The manufacture of sterile medicinal products
It's been more than 3 months since the release of the new version of the Annex 1 and of course we thought we'd talk a bit about it :)
As a reminder, this thin 59-page document, published by the European Commission, provides technical advice on the principles and guidelines of Good Manufacturing Practice (GMP) for human and veterinary medicinal products, both on the control and design of buildings, equipment, systems used and on procedures. All this, to avoid any contamination.
This Annex supports the authorities in the implementation of European laws. If you want to learn more about the Annex 1 and how it is structured, for example, I invite you to read an article I wrote with love entitled: Annex 1 for Dummies.
But why make a big deal out of it?
Well, I guess some people in the industry have been waiting for this since the dawn of time, or almost. The status of the document says it all: “Revision of the 2007 version of Annex 1”. And it's almost 2023! You see what I mean? Anyway, it’s about time.
Well, in 16 years, much has happened since then, and the regulations have changed, the environments in which all these products are manufactured have seriously evolved.
In this new version, it’s the will to remove all ambiguity and inconsistencies that has taken over and so much the better. In the end, we don't really want to play with people's lives. And, the lightning evolution of the technologies used had to be taken into consideration.A silly question...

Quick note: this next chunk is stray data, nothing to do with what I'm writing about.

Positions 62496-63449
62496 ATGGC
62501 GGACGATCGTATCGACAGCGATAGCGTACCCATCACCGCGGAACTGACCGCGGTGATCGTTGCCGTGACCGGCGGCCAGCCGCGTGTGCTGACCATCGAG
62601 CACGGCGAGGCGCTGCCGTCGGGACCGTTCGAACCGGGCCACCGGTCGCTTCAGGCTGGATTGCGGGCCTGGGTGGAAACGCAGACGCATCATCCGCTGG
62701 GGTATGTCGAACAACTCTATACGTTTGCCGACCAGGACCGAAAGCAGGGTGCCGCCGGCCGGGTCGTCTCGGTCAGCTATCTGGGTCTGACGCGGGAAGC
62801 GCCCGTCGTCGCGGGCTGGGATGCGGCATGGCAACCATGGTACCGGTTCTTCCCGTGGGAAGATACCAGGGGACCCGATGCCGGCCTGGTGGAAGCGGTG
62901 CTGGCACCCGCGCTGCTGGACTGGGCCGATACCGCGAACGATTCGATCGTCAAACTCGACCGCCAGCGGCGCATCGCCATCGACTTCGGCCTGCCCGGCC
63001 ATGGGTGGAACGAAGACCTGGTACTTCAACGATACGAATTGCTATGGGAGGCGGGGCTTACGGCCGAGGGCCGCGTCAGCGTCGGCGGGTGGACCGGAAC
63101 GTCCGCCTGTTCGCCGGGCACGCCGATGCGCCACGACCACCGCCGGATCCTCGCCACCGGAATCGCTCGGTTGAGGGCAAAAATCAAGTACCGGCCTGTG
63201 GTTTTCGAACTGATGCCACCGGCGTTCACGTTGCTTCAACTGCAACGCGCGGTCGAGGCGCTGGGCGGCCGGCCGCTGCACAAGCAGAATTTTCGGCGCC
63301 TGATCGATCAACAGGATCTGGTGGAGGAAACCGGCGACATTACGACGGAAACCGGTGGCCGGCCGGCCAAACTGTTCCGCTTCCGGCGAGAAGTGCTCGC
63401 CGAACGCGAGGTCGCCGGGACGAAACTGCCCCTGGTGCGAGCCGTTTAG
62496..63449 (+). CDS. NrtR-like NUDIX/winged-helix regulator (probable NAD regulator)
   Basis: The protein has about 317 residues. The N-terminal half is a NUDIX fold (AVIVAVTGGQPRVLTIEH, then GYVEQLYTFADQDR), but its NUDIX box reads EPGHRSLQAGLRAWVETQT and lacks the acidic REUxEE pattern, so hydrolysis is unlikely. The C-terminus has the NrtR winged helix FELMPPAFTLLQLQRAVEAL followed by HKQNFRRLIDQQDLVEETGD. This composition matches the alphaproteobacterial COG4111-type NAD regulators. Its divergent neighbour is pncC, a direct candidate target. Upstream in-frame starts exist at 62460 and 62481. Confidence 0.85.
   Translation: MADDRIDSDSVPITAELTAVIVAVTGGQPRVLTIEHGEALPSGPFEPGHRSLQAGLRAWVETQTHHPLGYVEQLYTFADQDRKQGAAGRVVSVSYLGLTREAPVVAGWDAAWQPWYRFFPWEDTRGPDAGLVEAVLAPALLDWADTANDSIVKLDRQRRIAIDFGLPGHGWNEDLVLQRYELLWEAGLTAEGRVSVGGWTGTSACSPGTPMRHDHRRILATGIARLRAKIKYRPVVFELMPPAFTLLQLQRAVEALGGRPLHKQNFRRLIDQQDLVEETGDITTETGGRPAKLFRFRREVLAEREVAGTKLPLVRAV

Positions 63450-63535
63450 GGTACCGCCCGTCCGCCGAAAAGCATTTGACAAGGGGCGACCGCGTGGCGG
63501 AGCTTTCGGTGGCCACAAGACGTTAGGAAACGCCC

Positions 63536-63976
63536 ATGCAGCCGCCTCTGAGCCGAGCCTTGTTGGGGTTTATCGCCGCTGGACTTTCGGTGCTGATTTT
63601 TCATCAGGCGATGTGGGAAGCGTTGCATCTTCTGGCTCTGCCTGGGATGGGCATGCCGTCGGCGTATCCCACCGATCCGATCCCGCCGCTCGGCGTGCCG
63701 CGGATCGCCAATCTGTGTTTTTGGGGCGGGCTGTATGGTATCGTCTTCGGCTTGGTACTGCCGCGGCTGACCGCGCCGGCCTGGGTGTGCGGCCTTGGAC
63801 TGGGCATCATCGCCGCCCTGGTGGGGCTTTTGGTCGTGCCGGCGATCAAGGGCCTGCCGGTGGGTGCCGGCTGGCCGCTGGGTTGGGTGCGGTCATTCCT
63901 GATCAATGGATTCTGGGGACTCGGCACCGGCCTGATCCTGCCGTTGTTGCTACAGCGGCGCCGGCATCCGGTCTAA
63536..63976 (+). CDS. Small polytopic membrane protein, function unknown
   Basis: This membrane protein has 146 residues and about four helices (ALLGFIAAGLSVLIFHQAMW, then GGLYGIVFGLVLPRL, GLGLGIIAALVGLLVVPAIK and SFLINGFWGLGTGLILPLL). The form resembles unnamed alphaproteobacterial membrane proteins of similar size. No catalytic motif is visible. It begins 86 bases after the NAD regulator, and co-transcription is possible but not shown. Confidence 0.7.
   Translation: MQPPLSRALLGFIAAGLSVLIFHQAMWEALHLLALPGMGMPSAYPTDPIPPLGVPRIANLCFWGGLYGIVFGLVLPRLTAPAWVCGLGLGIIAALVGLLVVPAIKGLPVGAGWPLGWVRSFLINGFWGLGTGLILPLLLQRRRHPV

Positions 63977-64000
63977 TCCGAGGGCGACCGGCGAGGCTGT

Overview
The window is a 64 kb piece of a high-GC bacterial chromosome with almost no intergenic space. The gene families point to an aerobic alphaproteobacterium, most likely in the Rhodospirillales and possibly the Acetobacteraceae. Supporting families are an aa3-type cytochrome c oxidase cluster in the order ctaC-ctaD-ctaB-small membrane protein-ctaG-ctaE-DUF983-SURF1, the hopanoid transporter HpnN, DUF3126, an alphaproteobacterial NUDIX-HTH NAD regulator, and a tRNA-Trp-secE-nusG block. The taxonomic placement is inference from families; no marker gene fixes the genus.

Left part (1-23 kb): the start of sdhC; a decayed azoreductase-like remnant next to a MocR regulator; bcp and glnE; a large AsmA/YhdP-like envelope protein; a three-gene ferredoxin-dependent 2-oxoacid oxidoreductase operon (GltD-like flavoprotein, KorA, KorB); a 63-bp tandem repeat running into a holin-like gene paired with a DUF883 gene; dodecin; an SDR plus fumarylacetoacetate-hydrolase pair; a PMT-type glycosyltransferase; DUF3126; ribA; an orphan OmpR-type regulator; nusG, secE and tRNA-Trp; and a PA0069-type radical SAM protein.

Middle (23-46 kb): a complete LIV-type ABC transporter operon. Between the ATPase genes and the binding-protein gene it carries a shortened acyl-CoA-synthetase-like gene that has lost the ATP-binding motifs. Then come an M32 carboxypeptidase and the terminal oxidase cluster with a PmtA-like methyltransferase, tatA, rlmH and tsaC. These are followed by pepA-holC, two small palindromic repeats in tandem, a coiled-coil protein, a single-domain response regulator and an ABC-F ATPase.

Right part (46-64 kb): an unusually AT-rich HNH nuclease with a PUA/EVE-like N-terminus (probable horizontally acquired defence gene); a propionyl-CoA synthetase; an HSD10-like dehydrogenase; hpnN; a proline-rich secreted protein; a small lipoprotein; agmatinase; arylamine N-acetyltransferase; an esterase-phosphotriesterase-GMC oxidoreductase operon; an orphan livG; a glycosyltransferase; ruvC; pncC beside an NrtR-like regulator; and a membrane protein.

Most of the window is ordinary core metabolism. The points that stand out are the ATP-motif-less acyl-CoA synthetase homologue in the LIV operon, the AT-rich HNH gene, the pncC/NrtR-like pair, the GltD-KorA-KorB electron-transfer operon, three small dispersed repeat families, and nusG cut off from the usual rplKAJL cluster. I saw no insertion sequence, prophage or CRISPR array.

August 25, 2023, which gives you 9 months if you need to change something in your company.
First of all, and frankly, this is a really important point, it is more understandable by the average person. Indeed, if the goal is to save lives, you’d better dictate rules that are understood by everyone, from the CEO of your pharmaceutical company to your cleanroom operator.
I have gobbled up the whole of Annex 1. Super interesting. And honestly yes, there was quite an effort in the writing!
If some paragraphs have disappeared, some have been doubled or even tripled. Some topics have been developed point by point, like the use of gloves, the environment, decontamination methods, cleaning and disinfection, etc...
The good news is that the structure remains the same. But one title has changed (which concerns us as a supplier of environmental monitoring solutions). Chapter 9 is now entitled: "Monitoring of the environment and processes" - instead of "Monitoring of the environment and viable and non-viable processes".
Quality Risk Management (QRM) is not new to Annex 1, but in this new version you are told from the start that QRM applies throughout the document and that you will find references and foundations all along.
One of the most important new requirements in the new Annex 1 is the Contamination Control Strategy (CCS).
The CCS should be implemented in all facilities to determine the critical control points for contamination and to evaluate the effectiveness of all these controls and monitoring measures. This is what will manage the risk to safety and product quality.
So let's be clear, if you create a CCS and put it in a dusty drawer and forget about it for 16 years or forever, you are clearly not on the right track and neither is your sterile product production.
Your CCS is meant to be reviewed when necessary and updated regularly. The aim is to continuously improve the control methods. It should therefore be reviewed periodically, which will lead to updates in the pharmaceutical quality system (PQS).
A word to the wise: before changing anything, you must assess the impact of the change you want to make.
it is up to you to take all the necessary precautions to ensure that your product is indeed sterile.